After the first day of anatomy lab, I called my dad. As an internal medicine physician who completed medical school in Pakistan and his residency in Chicago, my dad was a part of the diaspora of Pakistani physicians who moved to the US some twenty-five years ago. “Where were your cadavers from?” I asked the fifty-two-year-old man who began to think back to his days of youth and learning. “Sri Lanka,” he said, “the Buddhists there liked to donate their bodies to science.”
I was initially surprised by his response. Perhaps I was expecting these preserved vessels to come from a more local source. But more so, I realized that I was relieved that my father had performed dissections on consenting bodies. What I discovered from this reaction, was that what allowed me to walk into anatomy lab on that very first day, allowed me to pick up my tools fefeand cut, poke, and prod this still, lifeless being in front of me was the fact that this woman had donated her body to medicine so that I could learn from it.
In “Bodies of Strangers”, Montross reflects on how anatomy lab provides us with a window into the human body, and that the very inanimacy of that body provokes emotion within us. When I read her reflection, I felt myself understanding this experience. A student from the lab group next door appeared to my right and hovered over the body in front of me, peering at hole in between the cadaver’s lungs and then bringing his gaze over to the heart in my hands. “May I take a look?” he asked. I nodded and gently handed over the heart, making sure it was well-situated within his double-gloved fingers. “You guys have a good heart,” he remarked, turning it over again and again, going over the coronary arteries and great vessels in his head. Was it an appreciation of our dissection technique or a lauding of the form of the heart itself? Was it a compliment that should receive a “thank you?” It seemed all the etiquette I had learned in the “civilian” world was no longer applicable.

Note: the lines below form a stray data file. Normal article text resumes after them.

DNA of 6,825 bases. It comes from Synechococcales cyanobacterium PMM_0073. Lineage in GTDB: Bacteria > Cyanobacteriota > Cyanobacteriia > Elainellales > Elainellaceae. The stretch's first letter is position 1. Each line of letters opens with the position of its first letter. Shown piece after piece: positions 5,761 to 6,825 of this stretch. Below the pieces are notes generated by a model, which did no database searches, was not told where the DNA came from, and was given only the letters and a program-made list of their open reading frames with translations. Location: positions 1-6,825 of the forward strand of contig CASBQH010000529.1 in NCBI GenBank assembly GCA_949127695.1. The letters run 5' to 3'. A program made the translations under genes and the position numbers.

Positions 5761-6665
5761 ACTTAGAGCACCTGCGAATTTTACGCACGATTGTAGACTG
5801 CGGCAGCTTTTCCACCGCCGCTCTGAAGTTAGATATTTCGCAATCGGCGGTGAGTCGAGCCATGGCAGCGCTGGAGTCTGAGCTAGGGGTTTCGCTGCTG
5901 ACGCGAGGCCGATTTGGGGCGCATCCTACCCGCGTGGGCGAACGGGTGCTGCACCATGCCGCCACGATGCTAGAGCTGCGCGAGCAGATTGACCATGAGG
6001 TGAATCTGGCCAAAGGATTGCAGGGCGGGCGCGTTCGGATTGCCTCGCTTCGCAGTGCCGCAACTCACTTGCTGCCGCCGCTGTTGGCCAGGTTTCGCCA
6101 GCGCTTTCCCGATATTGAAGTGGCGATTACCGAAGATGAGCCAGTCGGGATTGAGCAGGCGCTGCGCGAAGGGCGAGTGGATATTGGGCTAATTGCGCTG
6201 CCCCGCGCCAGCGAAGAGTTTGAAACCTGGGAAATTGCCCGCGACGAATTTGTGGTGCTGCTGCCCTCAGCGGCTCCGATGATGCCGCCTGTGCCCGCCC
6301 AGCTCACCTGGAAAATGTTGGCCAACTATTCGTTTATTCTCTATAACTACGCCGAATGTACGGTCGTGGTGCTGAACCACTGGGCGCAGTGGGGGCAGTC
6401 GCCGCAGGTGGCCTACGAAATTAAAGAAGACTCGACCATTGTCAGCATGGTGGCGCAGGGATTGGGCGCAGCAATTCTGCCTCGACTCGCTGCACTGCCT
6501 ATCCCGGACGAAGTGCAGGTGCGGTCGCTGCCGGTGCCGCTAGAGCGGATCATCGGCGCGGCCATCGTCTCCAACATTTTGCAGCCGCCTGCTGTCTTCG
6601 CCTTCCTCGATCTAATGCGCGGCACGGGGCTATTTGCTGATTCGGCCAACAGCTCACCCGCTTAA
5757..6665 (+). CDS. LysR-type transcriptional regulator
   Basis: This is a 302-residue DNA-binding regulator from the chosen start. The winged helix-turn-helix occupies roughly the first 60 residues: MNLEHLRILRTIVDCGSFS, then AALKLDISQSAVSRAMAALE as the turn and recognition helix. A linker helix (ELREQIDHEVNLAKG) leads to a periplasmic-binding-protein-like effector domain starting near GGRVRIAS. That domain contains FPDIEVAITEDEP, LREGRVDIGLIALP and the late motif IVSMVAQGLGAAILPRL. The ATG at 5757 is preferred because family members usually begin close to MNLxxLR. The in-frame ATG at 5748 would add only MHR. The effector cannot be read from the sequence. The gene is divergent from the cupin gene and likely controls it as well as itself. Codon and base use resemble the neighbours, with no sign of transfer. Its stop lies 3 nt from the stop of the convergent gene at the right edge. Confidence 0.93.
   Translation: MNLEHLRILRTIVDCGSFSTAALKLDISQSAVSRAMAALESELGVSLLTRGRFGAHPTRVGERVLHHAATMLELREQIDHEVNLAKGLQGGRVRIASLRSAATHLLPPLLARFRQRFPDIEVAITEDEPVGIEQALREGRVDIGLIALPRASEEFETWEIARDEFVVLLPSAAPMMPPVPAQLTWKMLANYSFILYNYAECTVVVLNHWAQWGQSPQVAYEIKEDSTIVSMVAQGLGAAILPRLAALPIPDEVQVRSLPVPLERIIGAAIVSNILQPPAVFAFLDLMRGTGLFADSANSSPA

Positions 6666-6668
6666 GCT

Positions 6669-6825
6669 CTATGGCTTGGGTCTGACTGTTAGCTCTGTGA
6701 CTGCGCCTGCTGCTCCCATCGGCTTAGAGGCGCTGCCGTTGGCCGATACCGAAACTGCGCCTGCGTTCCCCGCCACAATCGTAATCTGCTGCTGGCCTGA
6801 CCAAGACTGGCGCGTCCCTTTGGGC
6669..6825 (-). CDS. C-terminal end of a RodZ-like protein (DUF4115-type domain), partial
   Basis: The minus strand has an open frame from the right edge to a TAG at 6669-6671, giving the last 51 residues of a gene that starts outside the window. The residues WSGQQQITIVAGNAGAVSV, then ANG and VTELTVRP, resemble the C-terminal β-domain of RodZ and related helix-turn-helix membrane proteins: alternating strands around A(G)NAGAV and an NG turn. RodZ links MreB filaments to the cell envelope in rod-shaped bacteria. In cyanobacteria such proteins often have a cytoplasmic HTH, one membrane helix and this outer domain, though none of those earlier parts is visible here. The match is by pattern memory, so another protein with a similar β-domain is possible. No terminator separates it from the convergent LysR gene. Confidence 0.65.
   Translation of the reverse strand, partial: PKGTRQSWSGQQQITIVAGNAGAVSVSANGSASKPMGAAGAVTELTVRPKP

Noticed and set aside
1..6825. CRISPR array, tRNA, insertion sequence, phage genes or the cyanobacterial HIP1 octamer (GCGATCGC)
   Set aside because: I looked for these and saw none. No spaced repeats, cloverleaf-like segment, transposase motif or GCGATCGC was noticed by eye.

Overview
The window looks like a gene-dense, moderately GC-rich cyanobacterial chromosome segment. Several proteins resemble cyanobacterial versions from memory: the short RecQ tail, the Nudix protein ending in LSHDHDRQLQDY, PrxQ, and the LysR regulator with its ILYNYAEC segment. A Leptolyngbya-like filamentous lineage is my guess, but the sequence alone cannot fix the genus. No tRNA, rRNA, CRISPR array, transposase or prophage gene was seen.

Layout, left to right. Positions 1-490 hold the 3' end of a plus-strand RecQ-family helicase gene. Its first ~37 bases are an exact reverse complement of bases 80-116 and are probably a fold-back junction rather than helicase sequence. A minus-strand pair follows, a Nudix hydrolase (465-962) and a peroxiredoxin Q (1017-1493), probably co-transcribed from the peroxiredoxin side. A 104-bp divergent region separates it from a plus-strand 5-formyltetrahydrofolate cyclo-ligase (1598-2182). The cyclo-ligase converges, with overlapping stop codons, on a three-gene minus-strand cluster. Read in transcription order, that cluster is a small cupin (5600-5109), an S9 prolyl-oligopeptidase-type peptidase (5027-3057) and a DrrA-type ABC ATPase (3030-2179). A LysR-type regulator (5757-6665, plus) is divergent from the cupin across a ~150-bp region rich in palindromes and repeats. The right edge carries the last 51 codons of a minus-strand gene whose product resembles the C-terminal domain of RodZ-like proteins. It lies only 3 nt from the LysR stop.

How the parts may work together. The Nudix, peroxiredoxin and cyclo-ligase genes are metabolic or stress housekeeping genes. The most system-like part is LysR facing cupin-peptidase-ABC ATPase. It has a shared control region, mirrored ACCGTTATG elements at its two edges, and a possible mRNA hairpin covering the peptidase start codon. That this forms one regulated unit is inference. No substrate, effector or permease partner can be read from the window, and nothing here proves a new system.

At first, I didn’t know how to respond. But then I found myself appreciating the eighty-year-old woman for “giving” us all that she had so far. To this lifeless body, I had attributed an action of a living person because I felt that even past her death, the choices she made in life were alive today before us. I found my hand patting her right arm almost affectionately as my own heart filled with appreciation for all the knowledge and experiences that her body was providing us with. It seemed one of my lab partners was feeling the same way I did, because she remarked, “we’re lucky to have her.”
In his article “Thoughts on Gross Anatomy” in Annals of Internal Medicine, Eric Michael David reflects on his dissection experiences, which he felt separated him from his “civilian” friends. “Civilians,” he explains, can only postulate about how the belly button connects to the stomach, while we medical students demystify – part by part – to whatever extent we can, the human vessel that we call our own.
From my medical student experiences so far, I am realizing the great privilege of having such intimate experiences with not only the human physical form, but also with patients who I will interview and to whom I will ask very personal and private questions. It is a privilege that I will continue to appreciate, learn from, and reflect on as more of these educational opportunities are provided to me.
Heba Haleem, MD’22 is a first-year medical student on a mission to cultivate a reflective writing scene at Brown.